By Robert Such. Published in Domus.

Ever since 1975, when Christian de Portzamparc designed Les Hautes Formes in Paris’ 13th arrondissement, France’s social housing agencies have been working to overcome the negative legacy of the barrack-like blocks that had previously characterised too much French public housing. But individual associations, like OPAC and RIVP, have developed their own approaches. For example, OPAC’s Paris housing schemes, under the influence of their architect of choice, Antoine Grumbach, have for many years attempted to blend unobtrusively with their surroundings, employing traditional rather than riskier architecture. OPAC is changing, however. Portzamparc’s protégé Frédéric Borel, who is best known for his exuberant and colourful work, begins building for OPAC later this year. RIVP, on the other hand, has for many years been more adventurous, as demonstrated by Portzamparc’s Les Hautes Formes. After Portzamparc, RIVP went on to commission Borel, and then Herzog & de Meuron.

Borel’s 1989 development on the boulevard de Belleville in the bustling 20th arrondissement, is comprised of three imposing buildings that contrast sharply with their bland setting. Bold and expressive, Borel’s approach is sharply different from Grumbach’s, who aims “not to create objects totally disconnected from the environment” but rather “a building or public space which seems in coherence with the place”.
Herzog & de Meuron, with their design for RIVP, seem to have bridged the gap between the two approaches by preserving the urban fabric, while at the same time making challenging and engaging architecture that departs radically from its surroundings. Sitting on a Y shaped plot in the 14th arrondissement, its three separate blocks fit tightly into an existing context of large-scale Parisian urban terraces. At its heart is a thoughtfully conceived courtyard, concealed from the street behind a pair of visually ambiguous façades.

One’s first encounter is with two independent dark grey metal façades. Sandwiched as they are between more conventional Parisian housing, they resemble, from a distance, Herzog and de Meuron’s Schützenmattstrasse building (1992-1993) in Basel. However, differences reveal themselves on closer inspection. The amount of light entering the apartments is controlled by adjusting individual aluminium shutters, fabricated from a corrugated grille based on the form of a curtain. When the building’s occupants push them open, they cantilever out over the pavement. In a closed position, they endow the scheme with a self-contained quality that has disturbed the more traditionally minded neighbourhood residents. Although disgruntled members of the Monts 14 conservation group have petitioned the mayor of Paris to have the shutters on the street fronts painted a lighter colour, a straw poll of local opinion taken recently in the area suggested that this was a minority view.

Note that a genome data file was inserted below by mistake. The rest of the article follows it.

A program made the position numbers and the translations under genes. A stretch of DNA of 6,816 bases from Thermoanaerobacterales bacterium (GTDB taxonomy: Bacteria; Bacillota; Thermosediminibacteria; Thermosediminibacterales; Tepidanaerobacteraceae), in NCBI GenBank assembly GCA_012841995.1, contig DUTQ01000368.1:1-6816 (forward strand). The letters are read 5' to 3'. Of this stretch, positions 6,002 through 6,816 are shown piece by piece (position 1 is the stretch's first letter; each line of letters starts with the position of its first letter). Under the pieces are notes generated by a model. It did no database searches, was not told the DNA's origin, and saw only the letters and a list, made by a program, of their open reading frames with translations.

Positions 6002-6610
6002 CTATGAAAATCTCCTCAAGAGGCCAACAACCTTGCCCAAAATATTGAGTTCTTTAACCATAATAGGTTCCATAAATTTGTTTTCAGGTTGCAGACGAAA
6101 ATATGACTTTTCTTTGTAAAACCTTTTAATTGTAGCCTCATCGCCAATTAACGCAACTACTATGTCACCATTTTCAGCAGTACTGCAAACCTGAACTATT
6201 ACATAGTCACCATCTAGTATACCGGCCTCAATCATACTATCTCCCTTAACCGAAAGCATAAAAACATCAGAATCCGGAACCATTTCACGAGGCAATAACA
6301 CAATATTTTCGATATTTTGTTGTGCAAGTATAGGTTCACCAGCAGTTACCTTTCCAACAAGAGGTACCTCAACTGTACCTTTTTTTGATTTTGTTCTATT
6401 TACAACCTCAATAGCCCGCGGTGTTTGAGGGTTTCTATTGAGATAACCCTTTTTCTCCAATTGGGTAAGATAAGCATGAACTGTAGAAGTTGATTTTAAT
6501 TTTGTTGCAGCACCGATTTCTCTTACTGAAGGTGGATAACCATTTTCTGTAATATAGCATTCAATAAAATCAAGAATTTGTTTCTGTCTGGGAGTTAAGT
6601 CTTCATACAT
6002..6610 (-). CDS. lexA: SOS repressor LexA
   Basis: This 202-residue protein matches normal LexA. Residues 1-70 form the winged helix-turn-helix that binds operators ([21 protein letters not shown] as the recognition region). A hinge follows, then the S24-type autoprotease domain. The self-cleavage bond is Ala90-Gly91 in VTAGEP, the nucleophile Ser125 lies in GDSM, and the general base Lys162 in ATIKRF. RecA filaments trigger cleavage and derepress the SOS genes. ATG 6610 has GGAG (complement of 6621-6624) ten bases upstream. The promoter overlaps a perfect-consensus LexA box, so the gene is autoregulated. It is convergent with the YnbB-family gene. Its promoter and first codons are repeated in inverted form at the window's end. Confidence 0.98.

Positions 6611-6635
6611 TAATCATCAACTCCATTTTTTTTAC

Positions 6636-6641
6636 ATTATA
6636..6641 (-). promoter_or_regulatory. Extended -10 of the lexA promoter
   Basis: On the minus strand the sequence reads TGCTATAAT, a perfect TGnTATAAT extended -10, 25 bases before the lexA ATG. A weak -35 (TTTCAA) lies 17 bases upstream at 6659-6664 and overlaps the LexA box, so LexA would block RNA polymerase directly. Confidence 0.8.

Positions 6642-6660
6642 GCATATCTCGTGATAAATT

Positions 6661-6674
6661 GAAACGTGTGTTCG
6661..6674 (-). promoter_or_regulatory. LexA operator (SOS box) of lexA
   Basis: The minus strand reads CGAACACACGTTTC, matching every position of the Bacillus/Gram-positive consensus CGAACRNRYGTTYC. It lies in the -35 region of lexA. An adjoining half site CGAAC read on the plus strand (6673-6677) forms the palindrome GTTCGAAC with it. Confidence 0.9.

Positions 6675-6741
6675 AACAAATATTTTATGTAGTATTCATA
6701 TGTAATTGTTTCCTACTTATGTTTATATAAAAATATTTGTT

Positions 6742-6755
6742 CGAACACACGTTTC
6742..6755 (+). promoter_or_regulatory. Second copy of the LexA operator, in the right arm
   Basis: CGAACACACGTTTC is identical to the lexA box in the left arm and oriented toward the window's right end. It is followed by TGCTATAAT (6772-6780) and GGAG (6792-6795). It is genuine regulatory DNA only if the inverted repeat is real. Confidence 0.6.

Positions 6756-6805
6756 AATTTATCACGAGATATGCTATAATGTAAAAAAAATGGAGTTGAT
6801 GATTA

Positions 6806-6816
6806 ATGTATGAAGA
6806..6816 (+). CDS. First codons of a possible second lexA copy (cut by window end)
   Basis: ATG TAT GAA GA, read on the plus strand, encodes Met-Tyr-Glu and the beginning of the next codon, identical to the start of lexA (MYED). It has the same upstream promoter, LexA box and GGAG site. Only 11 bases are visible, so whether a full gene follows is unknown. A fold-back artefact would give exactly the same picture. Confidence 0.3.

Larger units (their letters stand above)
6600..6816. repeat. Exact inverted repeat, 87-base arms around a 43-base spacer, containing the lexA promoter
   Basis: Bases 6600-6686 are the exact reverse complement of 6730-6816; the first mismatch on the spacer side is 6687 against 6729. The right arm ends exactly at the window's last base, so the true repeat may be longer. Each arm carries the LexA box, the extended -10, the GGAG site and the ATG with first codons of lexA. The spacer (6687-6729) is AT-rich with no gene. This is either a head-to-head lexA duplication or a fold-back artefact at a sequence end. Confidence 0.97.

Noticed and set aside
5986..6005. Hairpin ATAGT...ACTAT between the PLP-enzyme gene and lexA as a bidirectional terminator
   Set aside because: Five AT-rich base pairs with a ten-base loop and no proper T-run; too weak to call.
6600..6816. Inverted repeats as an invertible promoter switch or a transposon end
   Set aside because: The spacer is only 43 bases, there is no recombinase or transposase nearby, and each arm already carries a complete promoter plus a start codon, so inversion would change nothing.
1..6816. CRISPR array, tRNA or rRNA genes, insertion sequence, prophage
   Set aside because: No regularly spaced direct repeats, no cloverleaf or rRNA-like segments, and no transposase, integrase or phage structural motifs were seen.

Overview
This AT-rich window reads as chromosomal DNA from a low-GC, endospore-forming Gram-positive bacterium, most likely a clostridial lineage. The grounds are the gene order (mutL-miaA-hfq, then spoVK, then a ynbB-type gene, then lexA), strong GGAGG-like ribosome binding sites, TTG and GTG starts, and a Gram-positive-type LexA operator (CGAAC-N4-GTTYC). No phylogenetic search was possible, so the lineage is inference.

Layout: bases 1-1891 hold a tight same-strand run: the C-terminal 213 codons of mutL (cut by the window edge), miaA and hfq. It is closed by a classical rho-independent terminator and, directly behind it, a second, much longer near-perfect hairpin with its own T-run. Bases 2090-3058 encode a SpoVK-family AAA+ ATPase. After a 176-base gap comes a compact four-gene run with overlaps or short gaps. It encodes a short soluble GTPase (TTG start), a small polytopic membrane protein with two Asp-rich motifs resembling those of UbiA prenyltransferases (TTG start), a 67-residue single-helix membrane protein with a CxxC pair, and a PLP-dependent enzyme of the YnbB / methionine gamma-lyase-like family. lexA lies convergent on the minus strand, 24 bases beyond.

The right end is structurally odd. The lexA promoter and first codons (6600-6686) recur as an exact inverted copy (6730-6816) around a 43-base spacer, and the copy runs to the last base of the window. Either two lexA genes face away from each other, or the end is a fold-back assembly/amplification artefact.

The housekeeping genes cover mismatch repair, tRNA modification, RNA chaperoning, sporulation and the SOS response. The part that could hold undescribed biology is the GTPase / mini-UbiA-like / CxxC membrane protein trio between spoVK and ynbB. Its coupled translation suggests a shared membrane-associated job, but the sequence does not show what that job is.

On rue Jonquoy the frontage is a simple, rather static, upright rectangle, but just around the corner on rue des Suisses it is a clearly different situation. The façade is bent to break the monotony of the row. Consequently the element of folding that is animated by the tenants becomes a dynamic and spatial mediator between the fixed, small-scale folding of the grille and the larger-scale distortion of the surface.
In terms of the individual apartments, one has been allocated to each floor on rue Jonquoy, while on rue des Suisses, one flat out of five slices through the entire depth of the building. After the unwelcoming darkness of the metal street frontages, a surprise awaits those entering the courtyard through a passageway — painted green and overlaid with glass panelling along one wall to produce deep liquid reflections of the passer-by — that pierces the block. The focal point here is a long, low-rise box, a close relation of Herzog and de Meuron’s Apartment Building along a Party Wall (1987-1988) in Basel, overlooked by repeated twin metal façades and a backdrop of exposed brickwork in a raw, behind-the-scenes context. Brick and metal serve as hard-edged foils to the natural vibrancy of the wooden loggia and balconies: larch decking, rolling pine shutters and oak parquet. In addition, the smooth serpentine curve of the shutters, canted slightly, contrasts with the angularity of the metalwork. The natural materials successfully impart a sense of warmth to the space, which is enlivened by a mix of climbing narrow and broad-leaved plants and ornamental trees. Two detached houses in fair-faced grey concrete abut the flanking brick wall along the southwestern perimeter. Their simple cubic forms and pitched roofs relate to a gabled building on the northeastern border that predates Herzog and de Meuron’s intervention.

During daylight hours, the fine aluminium latticework shimmers as it interacts with the reflections on the floor-to-ceiling glazing behind it. Later, as a silvery dusk settles over the area, lustrous tones in the silver birch and concrete complement each other in the dimming light. And as apartments light up, glowing oranges and yellows filter through the grille, which assumes the aspect of a delicate fabric, and allows the eye to probe the domestic tableaux. It is a striking discovery.

The complex also looks and feels good in the rain. In the case of the two-storey houses, water rolls off the roofs and streaks the smooth concrete walls. For a few moments, the courtyard becomes an open-air exhibition of impromptu action paintings.